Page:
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Tag Archives: vSphere

What’s New for vSphere Alarm Management

One of the hot topics at VMworld EU was around alarm management and the new cmdlets which were recently made available. There has been a solid set of alarm-based cmdlets that already exist and have been part of PowerCLI for many years. However, as evidenced by a PowerCLI session at VMworld in 2017 where we dug into some examples only available by the API, those cmdlets didn’t give quite give us everything we needed. Therefore, PowerCLI 11.5 added 6 new cmdlets and 3 updated cmdlets to help manage alarm definitions, create alarm triggers, and pull information about available event types and metrics.

These new cmdlets are as follows:

  • New-AlarmDefinition
  • Remove-AlarmDefinition
  • New-AlarmTrigger
  • Get-AlarmTrigger
  • Get-EventType
  • Get-Metric

The updated cmdlets are as follows:

  • New-AlarmAction
  • New-AlarmActionTrigger
  • Set-AlarmDefinition

Let’s run through creating a new alarm with these cmdlets.

VM Reconfiguration Alarm Creation

There’s been a migration over the years to treat VM workloads in a more disposable fashion. This means that instead of making changes or updates directly to the deployed VM, we would destroy and re-deploy a new VM with the new configuration. Therefore, we’re looking to create an alarm when any VM has been reconfigured.

To create this alarm, we will need to make use of a couple of the new cmdlets that were introduced with PowerCLI 11.5. Namely: Get-EventType, New-AlarmTrigger, and New-AlarmDefintion

First, we need to find the particular event type related to a VM reconfiguration event. There are over 400 different event types, so we’ll want to get a little more specific by using a filter.

Filter Example:

Example: Viewing a filtered list of Event types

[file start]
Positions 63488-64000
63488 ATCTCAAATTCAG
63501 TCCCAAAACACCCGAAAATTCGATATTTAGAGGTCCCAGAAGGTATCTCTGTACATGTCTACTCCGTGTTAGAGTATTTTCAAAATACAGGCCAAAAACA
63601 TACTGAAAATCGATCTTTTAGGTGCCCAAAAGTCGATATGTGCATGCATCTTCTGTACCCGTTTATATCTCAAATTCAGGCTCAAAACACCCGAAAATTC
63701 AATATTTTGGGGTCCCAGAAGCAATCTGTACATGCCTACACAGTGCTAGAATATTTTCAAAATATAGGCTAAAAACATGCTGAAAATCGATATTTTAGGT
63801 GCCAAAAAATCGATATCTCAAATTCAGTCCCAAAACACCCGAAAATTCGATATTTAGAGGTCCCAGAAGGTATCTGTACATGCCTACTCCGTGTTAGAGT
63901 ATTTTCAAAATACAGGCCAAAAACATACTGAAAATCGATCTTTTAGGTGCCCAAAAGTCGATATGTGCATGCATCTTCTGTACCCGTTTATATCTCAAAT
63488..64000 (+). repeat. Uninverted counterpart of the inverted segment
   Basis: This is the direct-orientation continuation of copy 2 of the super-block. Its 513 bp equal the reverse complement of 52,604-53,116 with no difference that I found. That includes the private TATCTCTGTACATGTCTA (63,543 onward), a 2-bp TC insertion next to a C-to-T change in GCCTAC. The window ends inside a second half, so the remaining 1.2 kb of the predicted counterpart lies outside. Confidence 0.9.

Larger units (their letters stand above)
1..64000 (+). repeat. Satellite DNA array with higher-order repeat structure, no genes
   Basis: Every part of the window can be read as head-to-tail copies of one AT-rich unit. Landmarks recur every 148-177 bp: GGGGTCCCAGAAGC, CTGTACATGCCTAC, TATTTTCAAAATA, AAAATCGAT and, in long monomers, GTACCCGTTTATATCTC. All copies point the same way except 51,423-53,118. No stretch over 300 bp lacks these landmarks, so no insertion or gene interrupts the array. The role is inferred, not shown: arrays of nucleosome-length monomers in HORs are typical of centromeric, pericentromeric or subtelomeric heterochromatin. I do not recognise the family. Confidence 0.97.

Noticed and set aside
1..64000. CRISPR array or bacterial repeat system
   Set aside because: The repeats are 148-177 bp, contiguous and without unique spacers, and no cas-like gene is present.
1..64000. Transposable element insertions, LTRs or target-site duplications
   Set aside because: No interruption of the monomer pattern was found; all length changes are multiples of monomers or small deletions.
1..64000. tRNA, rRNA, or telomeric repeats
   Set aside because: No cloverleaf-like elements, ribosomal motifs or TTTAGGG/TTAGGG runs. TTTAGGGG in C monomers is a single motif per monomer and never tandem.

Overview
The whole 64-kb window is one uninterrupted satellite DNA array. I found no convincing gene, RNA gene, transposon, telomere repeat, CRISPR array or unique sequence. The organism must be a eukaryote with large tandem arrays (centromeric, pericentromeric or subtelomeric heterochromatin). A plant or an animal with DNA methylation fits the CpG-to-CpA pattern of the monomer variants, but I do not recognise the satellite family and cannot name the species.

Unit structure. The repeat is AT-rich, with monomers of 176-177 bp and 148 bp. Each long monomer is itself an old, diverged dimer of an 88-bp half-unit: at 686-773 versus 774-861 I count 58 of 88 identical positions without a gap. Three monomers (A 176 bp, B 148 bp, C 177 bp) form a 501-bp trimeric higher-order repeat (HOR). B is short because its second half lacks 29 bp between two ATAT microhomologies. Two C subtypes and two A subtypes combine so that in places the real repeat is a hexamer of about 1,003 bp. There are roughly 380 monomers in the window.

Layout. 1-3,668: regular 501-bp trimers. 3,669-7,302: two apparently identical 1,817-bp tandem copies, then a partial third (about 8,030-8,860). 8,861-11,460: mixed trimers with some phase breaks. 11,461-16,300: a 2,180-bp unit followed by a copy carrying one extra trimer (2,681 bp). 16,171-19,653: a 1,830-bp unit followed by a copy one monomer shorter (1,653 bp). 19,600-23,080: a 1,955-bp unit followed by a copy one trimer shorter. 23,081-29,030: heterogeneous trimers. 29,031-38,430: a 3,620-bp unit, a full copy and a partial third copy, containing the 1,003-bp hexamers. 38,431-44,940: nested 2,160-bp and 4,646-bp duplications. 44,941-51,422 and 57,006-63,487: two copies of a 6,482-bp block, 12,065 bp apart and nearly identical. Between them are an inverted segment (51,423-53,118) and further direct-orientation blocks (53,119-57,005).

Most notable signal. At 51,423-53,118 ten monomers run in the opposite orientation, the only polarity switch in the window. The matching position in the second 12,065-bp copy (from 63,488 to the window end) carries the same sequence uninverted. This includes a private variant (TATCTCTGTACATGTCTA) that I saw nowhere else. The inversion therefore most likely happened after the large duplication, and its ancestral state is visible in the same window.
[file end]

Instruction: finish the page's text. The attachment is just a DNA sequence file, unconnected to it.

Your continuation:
Looking through the response, we can see the last event type is the one we happen to be looking to use.

Next, we need to create an alarm trigger which will be based off of the event type we found in the prior step. For this we will use New-AlarmTrigger. This new cmdlet will have two other parameters we will need to populate as well, EntityStatus and EntityType. The EntityStatus parameter controls what the alarm severity will be. The available statuses are listed here: EntityStatus values Example: an EntityStatus of “yellow” is a warning. The EntityType parameter controls what object types the alarm can be referenced against. Example: VirtualMachine, HostSystem

For our use case, we’re going to use the following code to create a warning when a VM reconfigure task has been performed:

Lastly, we will be defining our alarm with the New-AlarmDefinition cmdlet. There are a few parameters which we’ll use to define this new alarm, including: Name, Description, AlarmTrigger, and Entity. The first two are describing our new alarm. The AlarmTrigger parameter is referencing the trigger we built in the prior step. The Entity parameter is not quite as straightforward. This parameter is actually describing at what level the alarm should be applied. Example: to apply this alarm to only a specific cluster, the entity would be for that cluster object. For this use case, we want the alarm to apply across the entire vSphere environment so we will apply it to the top-level folder named “Datacenters”.

The code to create this new alarm will look like the following:

Example: Creating a new alarm based on VM reconfiguration events

If we switch over to the vSphere Client, we can also see our newly created alarm there:

Example: Newly created alarm as viewed in the vSphere Client

That’s it! Our new alarm is created and enabled by default for usage in our environment.

Listing Active Alarms

The next question is normally “how do we list the alarms with PowerCLI?” Unfortunately, there is not a function to list these alarms easily. However, almost every top-level, managed object (technically, ManagedEntity) has a property available at the vSphere API level that we can reference to easily discover any active alarms. This property is known as the TriggeredAlarmState. When it comes to PowerCLI, this property is available through an object’s ExtensionData.